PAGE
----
By Lisa M. Petsche
Some Tips to Avoid a Potentially Serious Spill
Falls are the primary cause of injury and hospitalization for older adults, and half of those injured do not regain their former level of independence. Even more sobering, falls are the seventh leading cause of death in people aged 65-plus.
The majority of falls by seniors take place at home while they are carrying out everyday activities. Most often they occur in the bathroom, bedroom or a stairwell.
Health- and age-related changes that contribute to falls include arthritis, decreased sensation in the feet (known as peripheral neuropathy), loss of strength, visual impairment, balance problems and the use of certain medications.
The other major cause of falls is hazardous conditions in the home environment. Fortunately, there are numerous ways to reduce these hazards for yourself or a loved one. Many of them involve little or no cost.
In the Kitchen
- Keep regularly used pots, dishes, staple foods and other supplies within easy reach. Ensure the heaviest items are stored in the lower cupboards.
- If you must reach high places, get a step stool that has a high handrail and rubber tips. Never use a chair.
In the Bedroom
- Situate a lamp within easy reach of your bed. Also keep a flashlight on hand in case there’s a power failure (don’t forget to regularly replace the batteries).
- Keep a phone at your bedside. If your bedroom doesn’t have a phone jack, get a cordless phone and keep the receiver with you at night. (Don’t forget to place it back on the base in the morning, so it can recharge during the day.)
- Ensure there’s a clear path from your bed to the bathroom.
In the Bathroom
- Have grab bars installed by the toilet and in the bathtub or shower area. Ensure they’re placed in the proper location and well anchored to the wall.
- Use a rubber mat (the kind with suction cups) in the tub or shower, and a non-skid bath mat on the floor.
- Get a bathtub seat or shower chair.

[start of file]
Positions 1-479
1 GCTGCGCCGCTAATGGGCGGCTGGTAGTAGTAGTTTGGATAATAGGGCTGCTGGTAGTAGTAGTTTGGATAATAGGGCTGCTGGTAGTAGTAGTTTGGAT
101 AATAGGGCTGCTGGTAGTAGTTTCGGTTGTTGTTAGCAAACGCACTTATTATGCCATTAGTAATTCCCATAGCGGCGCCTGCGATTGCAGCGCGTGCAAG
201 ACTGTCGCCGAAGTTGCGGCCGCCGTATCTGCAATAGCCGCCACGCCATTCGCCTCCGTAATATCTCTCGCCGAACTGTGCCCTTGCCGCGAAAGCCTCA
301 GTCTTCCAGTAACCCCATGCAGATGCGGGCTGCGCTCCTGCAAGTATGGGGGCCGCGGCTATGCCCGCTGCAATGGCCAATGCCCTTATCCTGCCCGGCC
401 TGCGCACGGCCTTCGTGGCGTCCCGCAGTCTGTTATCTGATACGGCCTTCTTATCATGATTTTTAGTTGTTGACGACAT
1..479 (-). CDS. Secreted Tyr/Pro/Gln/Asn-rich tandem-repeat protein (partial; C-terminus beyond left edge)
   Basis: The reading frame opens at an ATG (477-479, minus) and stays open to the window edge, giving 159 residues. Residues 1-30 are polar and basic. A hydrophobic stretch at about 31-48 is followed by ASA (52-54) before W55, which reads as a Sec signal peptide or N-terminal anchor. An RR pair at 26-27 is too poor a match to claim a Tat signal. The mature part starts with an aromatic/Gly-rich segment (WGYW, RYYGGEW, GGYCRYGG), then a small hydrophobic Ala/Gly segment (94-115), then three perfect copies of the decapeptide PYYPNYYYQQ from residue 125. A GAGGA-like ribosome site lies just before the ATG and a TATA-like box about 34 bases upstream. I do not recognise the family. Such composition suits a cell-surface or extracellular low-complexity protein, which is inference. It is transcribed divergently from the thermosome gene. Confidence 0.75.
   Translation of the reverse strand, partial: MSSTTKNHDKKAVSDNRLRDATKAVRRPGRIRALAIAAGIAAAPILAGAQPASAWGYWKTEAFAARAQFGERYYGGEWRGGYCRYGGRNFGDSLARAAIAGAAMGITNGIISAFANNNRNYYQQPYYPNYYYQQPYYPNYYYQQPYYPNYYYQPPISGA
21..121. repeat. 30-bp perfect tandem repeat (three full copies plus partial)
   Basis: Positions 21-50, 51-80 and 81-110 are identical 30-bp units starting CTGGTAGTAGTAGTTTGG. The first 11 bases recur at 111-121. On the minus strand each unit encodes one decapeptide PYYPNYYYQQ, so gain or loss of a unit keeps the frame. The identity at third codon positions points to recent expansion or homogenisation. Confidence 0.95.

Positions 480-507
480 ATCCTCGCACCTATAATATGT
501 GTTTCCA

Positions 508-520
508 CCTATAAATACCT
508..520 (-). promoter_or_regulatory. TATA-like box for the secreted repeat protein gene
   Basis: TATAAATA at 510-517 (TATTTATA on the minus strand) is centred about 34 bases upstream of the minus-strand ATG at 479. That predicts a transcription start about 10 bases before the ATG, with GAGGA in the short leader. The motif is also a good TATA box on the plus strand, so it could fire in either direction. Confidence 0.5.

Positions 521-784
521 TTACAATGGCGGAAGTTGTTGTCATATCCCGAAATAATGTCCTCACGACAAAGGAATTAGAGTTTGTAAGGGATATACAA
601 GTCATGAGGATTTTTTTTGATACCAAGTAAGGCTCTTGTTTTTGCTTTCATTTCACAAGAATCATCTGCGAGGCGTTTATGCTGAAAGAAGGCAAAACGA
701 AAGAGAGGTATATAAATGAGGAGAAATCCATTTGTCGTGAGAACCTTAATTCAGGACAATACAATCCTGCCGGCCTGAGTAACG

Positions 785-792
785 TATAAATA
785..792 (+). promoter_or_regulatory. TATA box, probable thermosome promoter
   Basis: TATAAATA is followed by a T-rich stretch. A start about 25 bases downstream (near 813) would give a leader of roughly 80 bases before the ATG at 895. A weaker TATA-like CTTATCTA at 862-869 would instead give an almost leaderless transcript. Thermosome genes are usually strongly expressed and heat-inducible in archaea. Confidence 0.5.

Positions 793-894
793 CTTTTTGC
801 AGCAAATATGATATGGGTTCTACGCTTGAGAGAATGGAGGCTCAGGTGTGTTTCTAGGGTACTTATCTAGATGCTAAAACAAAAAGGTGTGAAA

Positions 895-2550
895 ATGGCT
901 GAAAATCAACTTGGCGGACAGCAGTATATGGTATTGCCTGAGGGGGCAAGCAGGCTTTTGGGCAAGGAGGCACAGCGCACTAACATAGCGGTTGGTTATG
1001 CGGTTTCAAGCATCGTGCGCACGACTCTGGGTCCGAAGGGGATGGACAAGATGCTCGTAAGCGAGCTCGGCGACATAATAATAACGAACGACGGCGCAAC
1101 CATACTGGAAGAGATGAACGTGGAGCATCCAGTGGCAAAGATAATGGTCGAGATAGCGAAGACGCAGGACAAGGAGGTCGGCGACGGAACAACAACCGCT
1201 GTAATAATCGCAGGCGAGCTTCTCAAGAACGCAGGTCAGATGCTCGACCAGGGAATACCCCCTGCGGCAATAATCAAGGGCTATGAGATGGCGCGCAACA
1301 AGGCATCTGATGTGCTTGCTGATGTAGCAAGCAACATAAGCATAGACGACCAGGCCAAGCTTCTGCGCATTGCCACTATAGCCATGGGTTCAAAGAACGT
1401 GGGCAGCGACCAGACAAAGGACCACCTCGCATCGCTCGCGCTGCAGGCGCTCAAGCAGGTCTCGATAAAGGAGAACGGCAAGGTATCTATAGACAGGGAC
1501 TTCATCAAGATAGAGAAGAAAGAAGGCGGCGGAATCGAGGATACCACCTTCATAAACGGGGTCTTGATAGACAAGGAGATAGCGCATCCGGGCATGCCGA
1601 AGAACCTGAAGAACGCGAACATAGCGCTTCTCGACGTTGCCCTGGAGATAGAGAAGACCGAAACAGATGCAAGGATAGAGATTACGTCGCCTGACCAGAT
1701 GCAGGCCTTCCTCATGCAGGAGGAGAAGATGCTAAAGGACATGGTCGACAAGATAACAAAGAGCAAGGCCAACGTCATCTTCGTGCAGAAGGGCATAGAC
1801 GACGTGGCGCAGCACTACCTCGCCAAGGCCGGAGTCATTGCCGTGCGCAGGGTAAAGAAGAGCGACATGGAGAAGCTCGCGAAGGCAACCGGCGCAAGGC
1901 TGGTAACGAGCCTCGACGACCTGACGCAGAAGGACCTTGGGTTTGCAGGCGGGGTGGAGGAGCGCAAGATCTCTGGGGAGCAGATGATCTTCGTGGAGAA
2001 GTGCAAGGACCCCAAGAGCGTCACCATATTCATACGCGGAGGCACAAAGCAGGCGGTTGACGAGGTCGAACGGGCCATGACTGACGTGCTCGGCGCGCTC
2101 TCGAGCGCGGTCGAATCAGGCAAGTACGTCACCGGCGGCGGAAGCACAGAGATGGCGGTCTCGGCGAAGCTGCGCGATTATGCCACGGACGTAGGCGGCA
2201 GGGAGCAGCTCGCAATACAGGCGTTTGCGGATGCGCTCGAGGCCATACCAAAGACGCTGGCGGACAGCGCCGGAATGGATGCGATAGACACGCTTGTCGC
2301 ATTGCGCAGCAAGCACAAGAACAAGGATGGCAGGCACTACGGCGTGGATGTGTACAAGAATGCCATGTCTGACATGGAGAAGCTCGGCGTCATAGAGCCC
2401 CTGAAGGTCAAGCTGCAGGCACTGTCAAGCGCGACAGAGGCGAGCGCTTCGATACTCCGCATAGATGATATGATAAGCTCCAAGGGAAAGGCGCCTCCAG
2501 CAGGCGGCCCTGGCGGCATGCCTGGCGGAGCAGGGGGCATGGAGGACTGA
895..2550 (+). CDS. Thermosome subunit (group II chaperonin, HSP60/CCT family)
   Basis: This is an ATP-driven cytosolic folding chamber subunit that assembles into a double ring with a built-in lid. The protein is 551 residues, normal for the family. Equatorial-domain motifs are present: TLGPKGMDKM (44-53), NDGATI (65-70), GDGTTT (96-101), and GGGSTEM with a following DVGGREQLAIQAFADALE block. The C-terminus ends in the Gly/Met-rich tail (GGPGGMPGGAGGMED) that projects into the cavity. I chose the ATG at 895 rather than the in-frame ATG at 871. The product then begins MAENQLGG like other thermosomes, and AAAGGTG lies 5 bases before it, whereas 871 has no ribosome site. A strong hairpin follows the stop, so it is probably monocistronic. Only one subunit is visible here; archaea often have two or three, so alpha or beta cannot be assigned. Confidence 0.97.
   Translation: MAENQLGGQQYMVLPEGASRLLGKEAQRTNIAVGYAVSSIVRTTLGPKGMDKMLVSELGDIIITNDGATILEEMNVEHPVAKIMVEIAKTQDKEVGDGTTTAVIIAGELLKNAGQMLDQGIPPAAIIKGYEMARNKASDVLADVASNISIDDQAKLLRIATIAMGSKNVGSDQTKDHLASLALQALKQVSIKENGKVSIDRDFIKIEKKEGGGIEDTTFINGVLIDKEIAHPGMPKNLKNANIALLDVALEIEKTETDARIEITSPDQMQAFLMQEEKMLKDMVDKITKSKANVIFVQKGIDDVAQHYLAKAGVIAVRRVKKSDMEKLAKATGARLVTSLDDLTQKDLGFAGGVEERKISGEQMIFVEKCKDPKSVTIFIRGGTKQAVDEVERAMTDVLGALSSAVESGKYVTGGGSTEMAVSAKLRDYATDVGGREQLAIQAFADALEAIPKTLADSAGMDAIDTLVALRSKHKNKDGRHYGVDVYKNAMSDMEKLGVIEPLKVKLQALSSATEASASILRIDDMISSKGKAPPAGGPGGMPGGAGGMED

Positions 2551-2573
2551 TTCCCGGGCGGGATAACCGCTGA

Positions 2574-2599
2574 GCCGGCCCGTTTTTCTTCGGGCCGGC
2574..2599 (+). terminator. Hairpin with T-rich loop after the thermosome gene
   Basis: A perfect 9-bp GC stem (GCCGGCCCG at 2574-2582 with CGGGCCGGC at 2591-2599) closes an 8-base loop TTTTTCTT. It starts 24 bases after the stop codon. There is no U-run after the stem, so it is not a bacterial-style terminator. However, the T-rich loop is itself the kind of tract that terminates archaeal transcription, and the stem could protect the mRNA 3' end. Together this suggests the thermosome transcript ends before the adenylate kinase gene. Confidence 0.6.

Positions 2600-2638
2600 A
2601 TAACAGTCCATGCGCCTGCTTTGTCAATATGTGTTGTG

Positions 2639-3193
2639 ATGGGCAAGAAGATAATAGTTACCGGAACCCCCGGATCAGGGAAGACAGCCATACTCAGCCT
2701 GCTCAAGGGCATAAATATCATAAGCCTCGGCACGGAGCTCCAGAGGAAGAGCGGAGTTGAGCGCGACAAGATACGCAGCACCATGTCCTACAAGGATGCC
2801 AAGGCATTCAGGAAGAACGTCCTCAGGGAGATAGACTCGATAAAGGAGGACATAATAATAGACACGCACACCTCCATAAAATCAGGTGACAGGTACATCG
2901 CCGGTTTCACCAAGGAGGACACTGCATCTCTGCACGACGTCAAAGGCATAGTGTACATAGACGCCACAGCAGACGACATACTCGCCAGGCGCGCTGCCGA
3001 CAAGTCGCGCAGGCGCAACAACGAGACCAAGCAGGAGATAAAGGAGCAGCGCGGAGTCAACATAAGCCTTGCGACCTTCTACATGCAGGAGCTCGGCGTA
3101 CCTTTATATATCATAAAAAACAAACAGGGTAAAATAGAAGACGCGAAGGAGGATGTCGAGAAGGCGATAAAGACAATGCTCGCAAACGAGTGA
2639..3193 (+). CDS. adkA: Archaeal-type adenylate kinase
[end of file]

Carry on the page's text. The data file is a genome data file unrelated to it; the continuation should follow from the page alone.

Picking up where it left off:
- Obtain a raised toilet seat if you have trouble getting on and off the toilet.
- Get a hand-held shower head so you can shower sitting down.
- Steps should be in good repair and have a non-skid surface.
- Have solid handrails installed on both sides of stairways – ideally these should project past the top and bottom steps.
- Keep steps free of clutter.
- Ensure stairwells are well lit. (If necessary, get battery-powered dome lights that easily attach to the wall.)
- Wear slippers or shoes that fit snugly, offer good support and have a non-skid sole (avoid a sticky sole like crepe, though).
- Ensure throw rugs and scatter mats have a non-skid backing. Better yet, remove them, since they’re one of the most common causes of falls.
- Keep walkways clear of electrical and telephone cords.
- Avoid clutter in rooms and hallways.
- Post emergency numbers by the telephone for easy access. If vision is a problem, get a phone with a large, lighted keypad.
- Sign on with a personal emergency response service, whereby you wear a lightweight, waterproof pendant or bracelet that has a button to press if you run into a crisis and need help. (Studies have found that getting help quickly after a fall reduces the risk of hospitalization and death.)
- Use night-lights in the bedroom, hallways and bathroom. Get the kind that have a built-in sensor that automatically turns the light on in dim conditions. Also consider getting one or more plug-in, rechargeable flashlights that automatically come on when the power goes out.
- Spend some time browsing in medical supply stores or perusing their catalogs to discover the many items available – for example, reachers and electric-lift armchairs – that can increase household safety and make everyday activities easier.
- Consider a cane or walker if balance is an ongoing problem. Make sure you are fitted with the appropriate type of aid and receive instruction on proper usage.
- Arrange for a home assessment by an occupational therapist if you would like more information about identifying potential safety hazards and successfully addressing them. The therapist may point out areas of risk and make recommendations that would not have occurred to you or your family.
Lisa M. Petsche is a medical social worker and a freelance writer specializing in health and elder care issues.